Avengers age of ultron: No strings on me

Daniel Malgren
Editor In Chief

Shall I compare thee to a Michael Bay production?

Avengers: Age of Ultron, was the cinematic event that superhero fans had been waiting on since the release of Avengers back in 2012.  The holy god Josh Weadon returns with his black magic to create the sequel fans had been waiting for complete with relentless action, humor and continuity problems which made me leave the theater without a strong opinion to whether or not I liked it.  I left the theater saying

“Meh.”

Josh Weadon’s Has a special gift in his movies when it comes to character development and humor.  While the character development is somewhat lacking in this movie, the humor is the killer selling point.  All the characters have amazing chemistry and build right where they were left off in The Avengers.

Hawkeye is given is chance to shine in the spotlight, throwing out some of the best lines in the movie and delivering the performance he was unable to give in the Avengers due to the fact that he was under Loki’s mind control.

In terms of plot, it’s rather generic and vague.  The plot doesn’t drive this movie forward and I felt no tension as to what would happen next.  The character interactions and humor is what keeps the audience invested, not Ultron’s plan to wipe out humanity. This aspect of the movie was most disappointing.  Since the release of Guardians of the Galaxy and Captain America: the Winter Soldier, Marvel films have had exceptional plots that drive the movie forward.  Age of Ultrons plot was more or less…

“ehh?”

Artificial intelligence wanting to wipe out humanity.  Like we haven’t seen that before in a movie.

The saving grace of the plot is that the villain, Ultron is in my opinion, the greatest villain Marvel has put on the big screen.  He is menacing and full of sass with many of the best scenes being his quips about humanity and their stupidity.  He is the manifestation of Tony’s dark side and creates a viable threat for the avengers to run up against.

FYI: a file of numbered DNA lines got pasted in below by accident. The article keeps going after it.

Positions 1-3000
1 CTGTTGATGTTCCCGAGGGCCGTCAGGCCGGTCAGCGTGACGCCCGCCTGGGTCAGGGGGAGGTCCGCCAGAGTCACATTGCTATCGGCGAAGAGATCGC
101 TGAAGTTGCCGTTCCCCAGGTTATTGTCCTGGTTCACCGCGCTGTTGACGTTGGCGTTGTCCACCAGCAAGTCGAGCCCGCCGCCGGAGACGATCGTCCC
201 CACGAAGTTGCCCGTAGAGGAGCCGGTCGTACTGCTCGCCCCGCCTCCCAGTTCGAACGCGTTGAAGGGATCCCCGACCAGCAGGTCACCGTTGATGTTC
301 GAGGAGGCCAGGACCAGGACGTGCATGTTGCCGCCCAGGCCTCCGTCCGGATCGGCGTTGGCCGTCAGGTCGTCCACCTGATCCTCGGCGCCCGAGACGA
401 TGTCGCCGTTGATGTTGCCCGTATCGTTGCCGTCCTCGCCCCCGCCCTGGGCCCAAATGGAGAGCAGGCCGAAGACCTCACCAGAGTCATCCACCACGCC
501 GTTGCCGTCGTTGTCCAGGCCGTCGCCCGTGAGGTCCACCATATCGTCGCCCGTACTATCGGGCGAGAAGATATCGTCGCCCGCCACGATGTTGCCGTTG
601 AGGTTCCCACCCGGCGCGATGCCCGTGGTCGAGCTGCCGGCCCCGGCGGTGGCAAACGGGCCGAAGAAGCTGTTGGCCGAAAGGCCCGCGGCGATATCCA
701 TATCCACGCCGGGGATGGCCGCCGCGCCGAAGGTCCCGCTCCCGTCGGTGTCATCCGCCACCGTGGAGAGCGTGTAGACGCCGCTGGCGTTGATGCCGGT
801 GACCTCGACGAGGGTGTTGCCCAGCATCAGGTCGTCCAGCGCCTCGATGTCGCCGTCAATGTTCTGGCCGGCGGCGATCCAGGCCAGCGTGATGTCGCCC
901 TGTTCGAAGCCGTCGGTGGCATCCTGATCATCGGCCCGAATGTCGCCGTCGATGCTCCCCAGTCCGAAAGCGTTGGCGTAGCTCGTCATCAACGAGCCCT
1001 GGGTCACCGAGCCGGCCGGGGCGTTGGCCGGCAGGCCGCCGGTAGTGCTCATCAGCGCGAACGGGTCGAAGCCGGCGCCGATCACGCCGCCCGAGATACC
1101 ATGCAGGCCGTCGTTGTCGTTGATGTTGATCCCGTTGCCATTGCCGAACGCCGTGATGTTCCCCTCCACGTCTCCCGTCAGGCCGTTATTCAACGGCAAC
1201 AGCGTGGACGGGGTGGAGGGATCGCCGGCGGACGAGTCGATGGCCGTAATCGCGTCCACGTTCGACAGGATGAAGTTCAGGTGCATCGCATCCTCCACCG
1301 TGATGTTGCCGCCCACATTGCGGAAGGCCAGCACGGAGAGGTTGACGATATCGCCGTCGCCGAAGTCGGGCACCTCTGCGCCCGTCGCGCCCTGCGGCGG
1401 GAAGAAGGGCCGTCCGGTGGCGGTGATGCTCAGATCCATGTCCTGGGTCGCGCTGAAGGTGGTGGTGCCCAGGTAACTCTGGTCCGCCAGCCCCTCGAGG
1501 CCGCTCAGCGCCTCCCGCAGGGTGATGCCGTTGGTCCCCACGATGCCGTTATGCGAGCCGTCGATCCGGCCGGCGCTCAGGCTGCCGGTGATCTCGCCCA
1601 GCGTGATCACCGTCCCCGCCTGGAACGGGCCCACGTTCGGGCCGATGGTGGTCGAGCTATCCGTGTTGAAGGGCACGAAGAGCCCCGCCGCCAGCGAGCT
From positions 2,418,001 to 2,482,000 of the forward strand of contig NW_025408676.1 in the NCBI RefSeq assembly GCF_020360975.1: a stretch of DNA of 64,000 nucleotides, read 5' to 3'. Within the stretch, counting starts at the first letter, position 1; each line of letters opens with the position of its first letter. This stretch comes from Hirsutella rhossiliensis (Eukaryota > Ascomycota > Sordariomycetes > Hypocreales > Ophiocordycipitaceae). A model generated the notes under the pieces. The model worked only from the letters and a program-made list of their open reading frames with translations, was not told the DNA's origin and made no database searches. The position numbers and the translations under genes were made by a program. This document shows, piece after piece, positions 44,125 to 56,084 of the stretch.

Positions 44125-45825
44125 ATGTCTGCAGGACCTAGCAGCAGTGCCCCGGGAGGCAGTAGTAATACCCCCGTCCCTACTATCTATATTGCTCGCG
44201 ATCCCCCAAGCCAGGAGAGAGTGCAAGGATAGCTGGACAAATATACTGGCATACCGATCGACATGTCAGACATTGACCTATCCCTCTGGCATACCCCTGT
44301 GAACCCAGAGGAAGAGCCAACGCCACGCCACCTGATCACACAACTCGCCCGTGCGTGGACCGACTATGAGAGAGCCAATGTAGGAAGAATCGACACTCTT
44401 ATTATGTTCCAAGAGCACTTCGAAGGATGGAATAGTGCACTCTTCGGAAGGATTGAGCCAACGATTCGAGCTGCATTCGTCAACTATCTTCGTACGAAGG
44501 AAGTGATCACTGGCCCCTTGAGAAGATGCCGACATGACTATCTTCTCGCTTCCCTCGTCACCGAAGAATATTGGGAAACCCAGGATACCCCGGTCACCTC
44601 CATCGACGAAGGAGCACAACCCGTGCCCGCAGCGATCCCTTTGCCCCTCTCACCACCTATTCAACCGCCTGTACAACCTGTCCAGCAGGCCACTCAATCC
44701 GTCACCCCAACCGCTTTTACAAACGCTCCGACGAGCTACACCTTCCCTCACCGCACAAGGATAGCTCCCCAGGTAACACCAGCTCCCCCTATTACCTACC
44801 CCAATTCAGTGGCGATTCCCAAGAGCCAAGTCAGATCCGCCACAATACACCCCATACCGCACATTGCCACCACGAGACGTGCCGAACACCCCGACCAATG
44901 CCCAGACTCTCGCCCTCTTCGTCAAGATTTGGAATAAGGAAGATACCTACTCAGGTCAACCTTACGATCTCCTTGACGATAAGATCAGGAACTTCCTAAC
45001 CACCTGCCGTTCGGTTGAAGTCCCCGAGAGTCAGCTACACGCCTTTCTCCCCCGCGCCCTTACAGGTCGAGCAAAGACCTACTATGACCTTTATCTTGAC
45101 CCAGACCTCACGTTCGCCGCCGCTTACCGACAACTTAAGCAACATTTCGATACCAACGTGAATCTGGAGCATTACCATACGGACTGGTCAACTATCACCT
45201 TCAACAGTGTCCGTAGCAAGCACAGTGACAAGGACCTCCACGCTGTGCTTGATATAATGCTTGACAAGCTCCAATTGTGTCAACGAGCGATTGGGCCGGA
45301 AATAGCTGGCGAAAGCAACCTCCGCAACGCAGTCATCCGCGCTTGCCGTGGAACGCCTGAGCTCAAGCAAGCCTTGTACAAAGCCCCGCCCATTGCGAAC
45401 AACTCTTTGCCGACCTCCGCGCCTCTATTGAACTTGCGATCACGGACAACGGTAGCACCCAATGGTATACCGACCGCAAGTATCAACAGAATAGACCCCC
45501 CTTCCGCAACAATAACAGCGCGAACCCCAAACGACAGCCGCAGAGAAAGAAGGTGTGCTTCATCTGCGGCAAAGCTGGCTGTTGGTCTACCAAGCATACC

The cinematography in this film is what has come to be the norm of a Marvel film.  Some camera pans, some stylized shots, oh they added some new grey filters; however, there were no shots within this movie that left me going “Wow.”  My biggest gripe about the cinematography was that there was so much CGI that my eyes started to peel like a sliced onion, layer by layer.  My favorite shots in the movie were the landscape shots of a farm because I knew they were real unlike 85 percent of this movie.

Soundtracks are one of the most important aspects to a movie; they either will make it or break it on the big screen.  Danny Elfman’s score is…meh.  It doesn’t hit home when it needs to. You hear it and know it’s there, but it doesn’t engrave into your head to where you think of a scene and hear the soundtrack playing with it.  That to me was one of the most disappointing aspects of the movie.  The hero scenes were less heroic, the menacing scene were less menacing and the touching scenes for the most part failed to tug at my heartstrings.  Danny Elfman did  improve upon the Avengers theme, its bolder and more majestic than ever and I give him credit for improving upon such an iconic piece; however, as a whole the soundtrack exists within the movie, but does little to add to it.

Three new heroes are introduced this time around Scarlett Witch, Quicksilver and Vision.  All of these characters are given their fair share in the movie with great scenes and chemistry with the rest of the cast.

Scarlett Witch is truly terrifying (and incredibly hot) with power unmatched by any of the Avengers.  Her role is one mystery and shadow and balances well when she squares off with the rest of the caste.

Quicksilver is a punk with a fine sense of humor who has plenty of sass to divvy out to the Avengers with a running speed to match his tongue.  Given the fact that X-Men: Days of Future Past also had a varying portrayal of Quicksilver it pains me to say that this one felt in some ways to be a knock off of Fox’s version of the character.  Their sense of humor hardly varied and there were no scenes in Age of Ultron that topped what Fox was able to create in Days of Future Past.

Vision was the character that stole the show for me and is now my favorite character in the Marvel universe.  He is calm and collected, who sees both sides of the spectrum.  He neirther stands completely on the side of the Avengers nor totally against Ultron.  His language is direct and logical and his power is unmatched.  My only complaint is that there weren’t more scenes with the Vision in it.  I will have to wait for the extended cut to see more.

The more I think about the movie, the more I dislike it and its premise.  This movie had the potential to be something great and set up the universe with even greater stakes, but ultimately it boiled down to a CGI manifestation.  Marvel dropped the ball on what was supposed to be one of the biggest movies events of 2015; however, it’s still my favorite Marvel movie to date, which says something about the rest of their films.

 

From a moviegoer standpoint

I give Age of Ultron: 2/5 stars

 

From a comic book geek’s perspective

I give Age of Ultron: 4/5 stars

 

 

 

The Puyallup Post is the award-winning student news of Pierce College Puyallup in Puyallup, Washington. Copyright The Puyallup Post 2017. Twitter/Instagram @puyalluppost

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Avengers age of ultron: No strings on me

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